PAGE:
prevention to intense intervention
Continuum of Services
ERMH Services are Designated
Instructional Services for students
with disabilities
 ERMH Services fall along the
continuum of service – different levels
of ERMH intervention are delivered,
based on student needs

Continuum of Services
Continuum of School Based Behavioral & Mental Health Services
Prevention
Least Restrictive
Teachers, Counselors, Admin, Probation
Site Based Services
District Counselors and School Psychologists
Site Based Educationally Related Mental
Health Services
District School Psychologists and Counselors
Regionalized Educationally Related
Mental Health Services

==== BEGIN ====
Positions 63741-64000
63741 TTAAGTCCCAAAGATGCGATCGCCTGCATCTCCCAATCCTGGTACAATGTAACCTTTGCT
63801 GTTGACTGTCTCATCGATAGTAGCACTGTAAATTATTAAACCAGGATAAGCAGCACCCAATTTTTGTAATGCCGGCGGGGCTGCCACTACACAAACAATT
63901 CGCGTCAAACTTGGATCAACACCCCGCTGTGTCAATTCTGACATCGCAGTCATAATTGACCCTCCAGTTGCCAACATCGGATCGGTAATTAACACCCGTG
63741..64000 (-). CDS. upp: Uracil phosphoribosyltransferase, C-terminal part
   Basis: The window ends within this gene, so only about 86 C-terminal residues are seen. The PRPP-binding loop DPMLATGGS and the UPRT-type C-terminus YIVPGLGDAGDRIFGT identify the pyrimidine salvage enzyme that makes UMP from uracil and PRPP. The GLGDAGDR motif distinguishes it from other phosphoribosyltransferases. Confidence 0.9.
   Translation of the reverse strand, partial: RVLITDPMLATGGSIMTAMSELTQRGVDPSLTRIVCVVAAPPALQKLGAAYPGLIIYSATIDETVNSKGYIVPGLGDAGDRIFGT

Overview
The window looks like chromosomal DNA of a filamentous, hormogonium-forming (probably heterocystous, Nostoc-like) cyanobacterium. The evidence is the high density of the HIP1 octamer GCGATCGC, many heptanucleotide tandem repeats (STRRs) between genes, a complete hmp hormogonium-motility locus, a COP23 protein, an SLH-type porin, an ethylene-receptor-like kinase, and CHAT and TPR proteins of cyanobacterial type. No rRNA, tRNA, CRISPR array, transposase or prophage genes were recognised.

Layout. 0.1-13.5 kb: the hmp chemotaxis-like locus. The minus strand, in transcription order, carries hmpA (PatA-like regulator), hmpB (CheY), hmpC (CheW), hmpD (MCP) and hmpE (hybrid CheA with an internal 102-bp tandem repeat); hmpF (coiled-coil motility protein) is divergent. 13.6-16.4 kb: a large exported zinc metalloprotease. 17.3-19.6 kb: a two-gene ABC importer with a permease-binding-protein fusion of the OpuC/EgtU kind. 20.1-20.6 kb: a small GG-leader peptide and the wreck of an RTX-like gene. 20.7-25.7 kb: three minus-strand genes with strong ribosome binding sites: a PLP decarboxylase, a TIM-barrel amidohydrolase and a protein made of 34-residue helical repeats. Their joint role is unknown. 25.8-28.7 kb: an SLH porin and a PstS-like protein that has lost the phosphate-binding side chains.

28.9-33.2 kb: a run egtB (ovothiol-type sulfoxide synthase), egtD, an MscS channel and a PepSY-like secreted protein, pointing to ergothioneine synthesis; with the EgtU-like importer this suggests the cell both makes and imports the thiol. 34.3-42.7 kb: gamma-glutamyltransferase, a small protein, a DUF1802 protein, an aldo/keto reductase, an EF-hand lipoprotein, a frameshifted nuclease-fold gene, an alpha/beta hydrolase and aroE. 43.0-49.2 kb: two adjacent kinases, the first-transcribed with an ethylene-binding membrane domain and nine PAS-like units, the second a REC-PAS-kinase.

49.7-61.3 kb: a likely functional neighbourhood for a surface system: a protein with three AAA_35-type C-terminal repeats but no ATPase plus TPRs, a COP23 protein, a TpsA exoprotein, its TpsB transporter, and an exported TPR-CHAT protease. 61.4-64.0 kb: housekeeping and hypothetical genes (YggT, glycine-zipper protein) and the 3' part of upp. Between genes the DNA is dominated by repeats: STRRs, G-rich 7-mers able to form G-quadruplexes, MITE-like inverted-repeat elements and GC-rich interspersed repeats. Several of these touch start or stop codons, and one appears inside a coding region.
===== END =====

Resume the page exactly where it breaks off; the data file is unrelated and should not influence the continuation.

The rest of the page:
Clinicians, Behaviorists, Clinical Aide,
Psychological Services Specialist
County Operated Program + Site Based
ERMHS
Clinicians, Psychological Services Specialist,
Clinical Aide, Behaviorists, County School
Psychologist
County Operated Program Regional
ERMHS
Clinicians, Psychological Services Specialist,
Clinical Aide, Behaviorists
NPS Day School
Psychological Services Specialist, Clinician,
Behaviorists, NPS Staff
NPS Residential
Psychological Services Specialist, Clinician,
Behaviorists, Residential Staff
Most Restrictive
Psychological Support Services
Intensive
Interventions
and Support
Early Intervention
Universal Intervention

Site level School-Wide Positive Behavior Interventions and Support

School Psychologists implement research-based curriculum for
identified at-risk students
o
o
Push-in whole classroom intervention
Targeted group intervention
o
o
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Curriculum-Based (Second Step, Steps to Respect)
Expressive Therapy
Progress Monitoring
o
Data collection, progress reports, teacher input, attendance, work completion,